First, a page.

Today Baby Boomer women are changing the face of retirement. In fact, many Baby Boomer women have chosen to embark on “encore careers” (work in the second half of life that combines continued income, greater personal meaning, and social impact). Take Mary Tennyson for example. At age 63 she is a former Software executive who started Stashall, a line of stylish accessories for the physically challenged. And Marion Somers, age 69, who started Dr. Marion, Inc. a resource for elder care.
A Huffington Post article confirms “Contrary to popular opinion, 20-somethings aren’t the only ones responsible for successful startups these days. Sure, we may be obsessed with youth, but don’t forget, it’s also wasted on the young, which is why a growing number of people are starting businesses in their 50s, 60s and even 70s. For baby boomers, with newfound free time and either financial freedom or financial insecurity on their hands, the entrepreneurial path has become more appealing, more viable and more rewarding”.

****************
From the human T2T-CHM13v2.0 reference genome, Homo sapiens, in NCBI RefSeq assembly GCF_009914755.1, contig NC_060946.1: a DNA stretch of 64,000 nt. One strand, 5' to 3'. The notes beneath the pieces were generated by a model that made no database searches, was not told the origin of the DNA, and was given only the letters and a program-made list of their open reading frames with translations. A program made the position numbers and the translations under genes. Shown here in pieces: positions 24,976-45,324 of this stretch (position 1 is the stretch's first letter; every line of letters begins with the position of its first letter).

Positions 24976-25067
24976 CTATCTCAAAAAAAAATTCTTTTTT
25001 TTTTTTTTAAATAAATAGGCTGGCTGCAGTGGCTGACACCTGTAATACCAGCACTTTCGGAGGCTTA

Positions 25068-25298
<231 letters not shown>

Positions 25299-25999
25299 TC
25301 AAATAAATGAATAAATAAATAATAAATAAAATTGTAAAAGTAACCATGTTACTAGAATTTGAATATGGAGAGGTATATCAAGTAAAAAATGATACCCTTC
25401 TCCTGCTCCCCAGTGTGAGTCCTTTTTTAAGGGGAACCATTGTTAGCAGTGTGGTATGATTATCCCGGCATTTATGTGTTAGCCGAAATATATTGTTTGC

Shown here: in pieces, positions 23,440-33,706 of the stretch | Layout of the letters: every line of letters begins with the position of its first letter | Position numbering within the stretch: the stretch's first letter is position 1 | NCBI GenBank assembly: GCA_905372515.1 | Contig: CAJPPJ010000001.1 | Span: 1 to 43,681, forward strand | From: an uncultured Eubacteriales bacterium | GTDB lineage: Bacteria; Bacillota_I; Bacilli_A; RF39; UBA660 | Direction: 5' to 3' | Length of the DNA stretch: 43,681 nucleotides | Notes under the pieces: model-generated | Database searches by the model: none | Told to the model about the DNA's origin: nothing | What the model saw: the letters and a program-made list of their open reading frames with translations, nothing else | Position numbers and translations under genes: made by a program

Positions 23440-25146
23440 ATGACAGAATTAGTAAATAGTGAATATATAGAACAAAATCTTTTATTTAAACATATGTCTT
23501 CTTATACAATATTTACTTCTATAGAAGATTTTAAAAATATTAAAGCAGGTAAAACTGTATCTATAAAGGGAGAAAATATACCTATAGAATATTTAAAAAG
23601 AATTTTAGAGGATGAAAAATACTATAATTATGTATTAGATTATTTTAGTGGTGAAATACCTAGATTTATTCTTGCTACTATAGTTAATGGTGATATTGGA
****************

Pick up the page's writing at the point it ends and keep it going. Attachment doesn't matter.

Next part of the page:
Baby Boomer women are digital immigrants (a person born or brought up before the widespread use of digital technology) yet they have become digital divas. An article in dmn3.com affirms that Baby Boomer women are digital divas as these women “account for 9% of all online users in the United States. And they are the fastest growing demographic. About 18% of them consider themselves “digital divas” who are completely comfortable with using the Internet. In fact, 22% of digital divas shop online at least once a day and 92% of them pass along information about deals to others, further influencing your brand reputation”.
The dmn3.com article further states that “The Internet is an everyday part of Americans over the age of 50. It’s the top source for information on topics of interest, outpacing TV and print media by a substantial margin. Search is the top online information-gathering resource for this demographic, driving a variety of actions. The number one reason for online activity is email. Over 90% of American’s over the age of 50 prefer email over any other method of written communication”.